Norris includes a long section on the relative merits of various dictionaries, and a slightly-too-long digression into the life and character of Daniel Webster himself. Her discussion of gender and pronoun issues is garbled a little oddly with anecdotes about her brother's first efforts at cross-dressing. And there are a few analogies to automotive repair that fall flat.

As for hyphens, the book presents us with numerous opportunities to challenge the positions she endorses, after she's finished weighing the pros and cons of her colleagues opinions against her own judgment.

"Eleanor Gould seemed to hyphenate everything," she writes, "and Lu Burke hated anything extra." So, where do you put the hyphen in "baby back ribs," "bad hair day," "bright red car," "blue stained glass"? Or is a hyphen necessary?

Norris settles on bright-red car, but that seems odd to me. I don't think a hyphen is necessary. Why not? Because "red" and "bright" are in two separate categories of attribute already. One refers to a tint, the other refers to a degree of luminosity. These two naturally go together to form a adjectival phrase, which is not quite the same thing as a compound adjective. On the other hand, I see nothing wrong with describing autumn leaves as red-yellow, rather than merely orange.

She goes for blue-stained glass, which is once again a little bizarre. The phrase conjures an image of a piece of clear glass that someone has subsequently smeared with blueberries. In fact, the staining of the glass is coterminous with the production of it. The result of the process is stained glass. What color? In this case, it's blue stained glass.

You may not agree with these assertions of mine, but if you don't find such quibbles at least mildly interesting, you probably won't like this book.

Norris has an aversion to the semi-colon, for no other reason, I guess, than that she feels she's not the type of person who would use them. They're too rich for her blood—as my dad used to say about Jack Daniels. (He also thought semicolons were pretentious.)

But Mary admits she has an abiding appreciation for Henry James's semicolons.

"...Henry James uses semicolons for timing. They accumulate in a way that can make sentiments appear simultaneous, although it's impossible to read two things at once."

Of course, anyone can use semicolons for timing; it's like a rolling stop that keeps the reader moving ahead, while remaining cognizant of what came immediately before.

In the end, what Mary Norris passes on to us, more than any particular rule or concept, is her love of the language—its power, its logic (and lack thereof), its nuances. She also conjures the anxieties that haunt any conscientious copy editor. "Why didn't I query that?" "Why did I let that blooper through?"

Most writers, and many substantive editors, too, have the same feeling about a text as the one that biographer Nicholas Delbanco (quoted by Norris) describes Herman Melville as having regarding his masterpiece, Moby-Dick:  

"The proofs...were replete with errors, but ... he became impatient of such minute, gnat-like torments; he randomly corrected the worst, and let the rest go; jeering with himself at the rich harvest thus furnished to the entomological critics."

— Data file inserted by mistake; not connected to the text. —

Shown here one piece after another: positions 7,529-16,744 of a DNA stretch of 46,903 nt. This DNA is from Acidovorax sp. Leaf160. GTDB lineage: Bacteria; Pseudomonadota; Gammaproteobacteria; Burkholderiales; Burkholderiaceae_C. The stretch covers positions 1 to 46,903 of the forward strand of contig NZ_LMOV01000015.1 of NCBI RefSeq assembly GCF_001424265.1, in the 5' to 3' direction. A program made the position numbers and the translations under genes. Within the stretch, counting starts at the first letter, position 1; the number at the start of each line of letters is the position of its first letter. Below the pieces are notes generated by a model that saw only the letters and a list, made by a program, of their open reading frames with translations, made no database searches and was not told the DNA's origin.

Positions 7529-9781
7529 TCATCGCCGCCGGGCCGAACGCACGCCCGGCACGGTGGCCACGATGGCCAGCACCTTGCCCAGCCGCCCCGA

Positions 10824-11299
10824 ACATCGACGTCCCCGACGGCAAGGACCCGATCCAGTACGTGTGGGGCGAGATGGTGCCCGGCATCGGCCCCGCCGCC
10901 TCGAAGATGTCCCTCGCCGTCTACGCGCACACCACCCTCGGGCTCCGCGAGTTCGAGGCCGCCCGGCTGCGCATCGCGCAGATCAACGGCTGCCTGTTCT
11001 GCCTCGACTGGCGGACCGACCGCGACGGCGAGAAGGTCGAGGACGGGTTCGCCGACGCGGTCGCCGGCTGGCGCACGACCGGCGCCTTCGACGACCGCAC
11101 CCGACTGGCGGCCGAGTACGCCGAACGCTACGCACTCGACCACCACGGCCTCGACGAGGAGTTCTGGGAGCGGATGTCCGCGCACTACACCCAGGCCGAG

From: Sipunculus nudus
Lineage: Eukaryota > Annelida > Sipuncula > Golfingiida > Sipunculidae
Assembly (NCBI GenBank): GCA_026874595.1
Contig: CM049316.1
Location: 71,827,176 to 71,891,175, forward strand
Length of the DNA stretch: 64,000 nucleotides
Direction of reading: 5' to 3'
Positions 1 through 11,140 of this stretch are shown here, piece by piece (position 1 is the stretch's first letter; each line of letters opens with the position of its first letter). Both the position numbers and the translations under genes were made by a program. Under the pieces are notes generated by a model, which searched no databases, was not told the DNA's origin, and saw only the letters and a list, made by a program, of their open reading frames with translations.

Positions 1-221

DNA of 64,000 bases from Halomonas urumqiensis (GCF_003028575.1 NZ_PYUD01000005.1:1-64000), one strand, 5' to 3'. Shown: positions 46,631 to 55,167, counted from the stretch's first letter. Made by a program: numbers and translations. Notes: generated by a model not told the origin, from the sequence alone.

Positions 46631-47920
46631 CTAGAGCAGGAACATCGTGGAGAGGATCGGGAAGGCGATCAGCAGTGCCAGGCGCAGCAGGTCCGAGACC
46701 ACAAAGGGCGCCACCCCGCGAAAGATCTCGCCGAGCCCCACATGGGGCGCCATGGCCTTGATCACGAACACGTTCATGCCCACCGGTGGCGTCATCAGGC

Both writers and editors depend on copy editors (and proofers) to alleviate their own anxieties on this account—and hope and pray that their publisher can afford such luxuries.

The New Yorker can. It has copy editors and proofers and fact-checkers galore. Mary Norris wrote a book about it. And it's a lot of fun to read.  

Tuesday, April 28, 2015

Film Fest 2


The Minneapolis film fest is a three-week event. But when the leaves are opening on the trees you start saying to yourself, "I don't really need to see any of these films. No one else will ever see them. One is more or less like another." That's when it's nice to get an email from a friend:

"I'm lined up for Magicarena, Nowhere in Moravia, and 1001 Grams today, and am thinking about Grandad and El Critico  tomorrow, and possibly Tu Dors Nicole and Unlikely Heroes on Fri...if I don't totally burn out before then ... I do have a ticket for Cowboys on Saturday night as well (gonna hafta take a nap before that)."

My friend has some free time on his hands, and he's viewing for two—his wife is off monitoring an election in Kazakhstan. I was inspired to join him in his quest, and since that time I've added a few more films to my list.


Theeb (United Arab Emirates)

The best film I saw at the fest, Theeb is a tale of a man, the son of a sheik, who agrees to lead a British soldier across the wastes of Saudi Arabia along an old pilgrim trail, now mostly used by bandits, in search of a well. The Arab doesn't know what the soldier is up to, and perhaps doesn't like him much, but he's obliged by the unspoken rules of hospitality to take on the assignment. Matters are made considerably more difficult for him when his baby brother, Theeb, decides the follow the little caravan out into the desert.


Theeb bears some similarity to American westerns like 3:10 to Yuma and Ride the High Country, where the countryside is magnificent, danger is always near at hand, the law is nonexistent, and it's sometimes hard to tell friend from foe. But it's full of plot twists and subtle reversals of fortune that elevate it above the genre (if there is one). Meanwhile, the central role played by Theeb himself, who wants to become a man but is out of his element among seasoned and sometimes devious adults, further enriches the plot. In short, the film has a rock-solid storyline to go with its astounding scenery.